The U. S. cleaves to some bizarre security standards. That is, about secrecy. Critics have been complaining for years about how “liberal” the federal government is in classifying information as secret. Or, put another way, how stingy the government is in providing us with information.
Not liberal at all.
This problem inhabits every nook and cranny of official Washington. But it’s most obvious in the case of 2002’s 9/11 report, from which 28 pages were removed. For reasons of state secrets. And that, as the BBC related this weekend, is the likely cause of much suspicion against Saudi Arabia.
Saudi Arabia? Yes. The country whose sands were walked upon by Mohammad, the Prophet, is also the country that gave birth to 15 of the 18 terrorist skyjackers, as well as spreading the Wahabist spin on jihad throughout the Islamic world.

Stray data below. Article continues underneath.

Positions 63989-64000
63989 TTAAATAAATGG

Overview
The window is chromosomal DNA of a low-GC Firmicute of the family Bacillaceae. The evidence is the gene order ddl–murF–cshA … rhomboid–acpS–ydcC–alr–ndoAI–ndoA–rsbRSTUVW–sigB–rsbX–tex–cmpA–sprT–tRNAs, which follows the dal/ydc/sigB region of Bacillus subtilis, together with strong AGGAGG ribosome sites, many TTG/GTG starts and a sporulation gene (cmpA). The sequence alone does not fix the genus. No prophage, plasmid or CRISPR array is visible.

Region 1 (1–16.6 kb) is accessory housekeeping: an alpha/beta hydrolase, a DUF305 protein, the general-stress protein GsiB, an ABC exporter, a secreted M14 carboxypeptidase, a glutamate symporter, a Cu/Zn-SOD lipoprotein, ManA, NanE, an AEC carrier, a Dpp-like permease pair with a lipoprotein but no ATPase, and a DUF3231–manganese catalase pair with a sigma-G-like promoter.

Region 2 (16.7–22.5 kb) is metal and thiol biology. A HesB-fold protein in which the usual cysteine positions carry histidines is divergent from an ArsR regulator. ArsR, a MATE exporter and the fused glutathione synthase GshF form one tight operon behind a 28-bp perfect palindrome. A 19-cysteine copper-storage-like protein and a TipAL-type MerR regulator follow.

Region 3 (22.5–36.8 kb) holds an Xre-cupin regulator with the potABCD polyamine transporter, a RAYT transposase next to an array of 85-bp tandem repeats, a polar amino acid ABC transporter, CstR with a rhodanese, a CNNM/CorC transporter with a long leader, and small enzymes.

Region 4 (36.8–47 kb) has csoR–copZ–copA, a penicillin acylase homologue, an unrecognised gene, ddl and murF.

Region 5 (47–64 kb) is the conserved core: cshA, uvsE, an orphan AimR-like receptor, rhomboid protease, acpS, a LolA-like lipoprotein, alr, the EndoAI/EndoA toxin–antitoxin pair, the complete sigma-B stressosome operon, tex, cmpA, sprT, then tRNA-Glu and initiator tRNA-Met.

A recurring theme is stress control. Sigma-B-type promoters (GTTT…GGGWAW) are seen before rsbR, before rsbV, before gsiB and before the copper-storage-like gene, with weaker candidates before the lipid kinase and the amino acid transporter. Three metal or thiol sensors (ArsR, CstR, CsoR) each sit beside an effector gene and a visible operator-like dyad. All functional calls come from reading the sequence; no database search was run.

So, by withholding portions of the report from the public, the government fed the flame of conjecture. And with it, the belief in a Saud conspiracy and a Bush and Obama cover-up.
The withholding of information does not give us a univocal perspective. We don’t know what is being kept from our eyes and ears. So when I read the BBC report, which stated that the “probable publication” of the previously classified parts “will clear Saudi Arabia of any responsibility, CIA chief John Brennan has said,” I get suspicious.
Good, if true. But the timing of this Brennan opinion, on the weekend of the Orlando massacre?
Stinks of spin and deflection by the government, against us . . . who wonder, not without reason, about “conspiracies.”
Should we trust the newly de-classified segments?
This is Common Sense. I’m Paul Jacob.